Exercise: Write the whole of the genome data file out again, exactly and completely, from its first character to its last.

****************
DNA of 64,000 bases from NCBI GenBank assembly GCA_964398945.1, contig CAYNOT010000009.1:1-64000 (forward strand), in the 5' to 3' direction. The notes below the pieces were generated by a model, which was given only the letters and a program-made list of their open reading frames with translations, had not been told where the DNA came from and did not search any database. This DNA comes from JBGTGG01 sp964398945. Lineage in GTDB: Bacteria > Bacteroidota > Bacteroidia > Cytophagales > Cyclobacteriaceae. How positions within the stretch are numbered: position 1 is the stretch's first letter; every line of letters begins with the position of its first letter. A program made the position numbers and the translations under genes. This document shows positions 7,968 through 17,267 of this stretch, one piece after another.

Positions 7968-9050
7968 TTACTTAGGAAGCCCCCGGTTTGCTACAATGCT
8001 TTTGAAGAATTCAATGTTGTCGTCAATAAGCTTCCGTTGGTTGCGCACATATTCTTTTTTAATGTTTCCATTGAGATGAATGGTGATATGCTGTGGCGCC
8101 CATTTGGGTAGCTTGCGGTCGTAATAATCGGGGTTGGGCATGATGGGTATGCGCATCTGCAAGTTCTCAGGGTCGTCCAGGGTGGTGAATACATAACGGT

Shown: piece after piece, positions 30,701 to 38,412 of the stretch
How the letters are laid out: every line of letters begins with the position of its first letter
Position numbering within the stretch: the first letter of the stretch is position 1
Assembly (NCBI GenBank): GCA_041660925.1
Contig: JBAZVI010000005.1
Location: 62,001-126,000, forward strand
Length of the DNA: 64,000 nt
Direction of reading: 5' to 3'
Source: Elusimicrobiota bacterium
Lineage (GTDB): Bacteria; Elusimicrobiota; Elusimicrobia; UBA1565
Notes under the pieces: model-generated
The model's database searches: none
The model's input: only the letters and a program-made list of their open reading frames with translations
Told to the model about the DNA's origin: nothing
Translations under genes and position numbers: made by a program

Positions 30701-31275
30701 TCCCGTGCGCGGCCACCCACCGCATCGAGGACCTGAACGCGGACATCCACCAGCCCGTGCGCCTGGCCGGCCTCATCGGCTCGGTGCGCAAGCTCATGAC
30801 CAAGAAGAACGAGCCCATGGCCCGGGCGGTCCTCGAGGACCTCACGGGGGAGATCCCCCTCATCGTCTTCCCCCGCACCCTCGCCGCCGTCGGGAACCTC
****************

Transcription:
DNA of 64,000 bases from NCBI GenBank assembly GCA_964398945.1, contig CAYNOT010000009.1:1-64000 (forward strand), in the 5' to 3' direction. The notes below the pieces were generated by a model, which was given only the letters and a program-made list of their open reading frames with translations, had not been told where the DNA came from and did not search any database. This DNA comes from JBGTGG01 sp964398945. Lineage in GTDB: Bacteria > Bacteroidota > Bacteroidia > Cytophagales > Cyclobacteriaceae. How positions within the stretch are numbered: position 1 is the stretch's first letter; every line of letters begins with the position of its first letter. A program made the position numbers and the translations under genes. This document shows positions 7,968 through 17,267 of this stretch, one piece after another.

Positions 7968-9050
7968 TTACTTAGGAAGCCCCCGGTTTGCTACAATGCT
8001 TTTGAAGAATTCAATGTTGTCGTCAATAAGCTTCCGTTGGTTGCGCACATATTCTTTTTTAATGTTTCCATTGAGATGAATGGTGATATGCTGTGGCGCC
8101 CATTTGGGTAGCTTGCGGTCGTAATAATCGGGGTTGGGCATGATGGGTATGCGCATCTGCAAGTTCTCAGGGTCGTCCAGGGTGGTGAATACATAACGGT

Shown: piece after piece, positions 30,701 to 38,412 of the stretch
How the letters are laid out: every line of letters begins with the position of its first letter
Position numbering within the stretch: the first letter of the stretch is position 1
Assembly (NCBI GenBank): GCA_041660925.1
Contig: JBAZVI010000005.1
Location: 62,001-126,000, forward strand
Length of the DNA: 64,000 nt
Direction of reading: 5' to 3'
Source: Elusimicrobiota bacterium
Lineage (GTDB): Bacteria; Elusimicrobiota; Elusimicrobia; UBA1565
Notes under the pieces: model-generated
The model's database searches: none
The model's input: only the letters and a program-made list of their open reading frames with translations
Told to the model about the DNA's origin: nothing
Translations under genes and position numbers: made by a program

Positions 30701-31275
30701 TCCCGTGCGCGGCCACCCACCGCATCGAGGACCTGAACGCGGACATCCACCAGCCCGTGCGCCTGGCCGGCCTCATCGGCTCGGTGCGCAAGCTCATGAC
30801 CAAGAAGAACGAGCCCATGGCCCGGGCGGTCCTCGAGGACCTCACGGGGGAGATCCCCCTCATCGTCTTCCCCCGCACCCTCGCCGCCGTCGGGAACCTC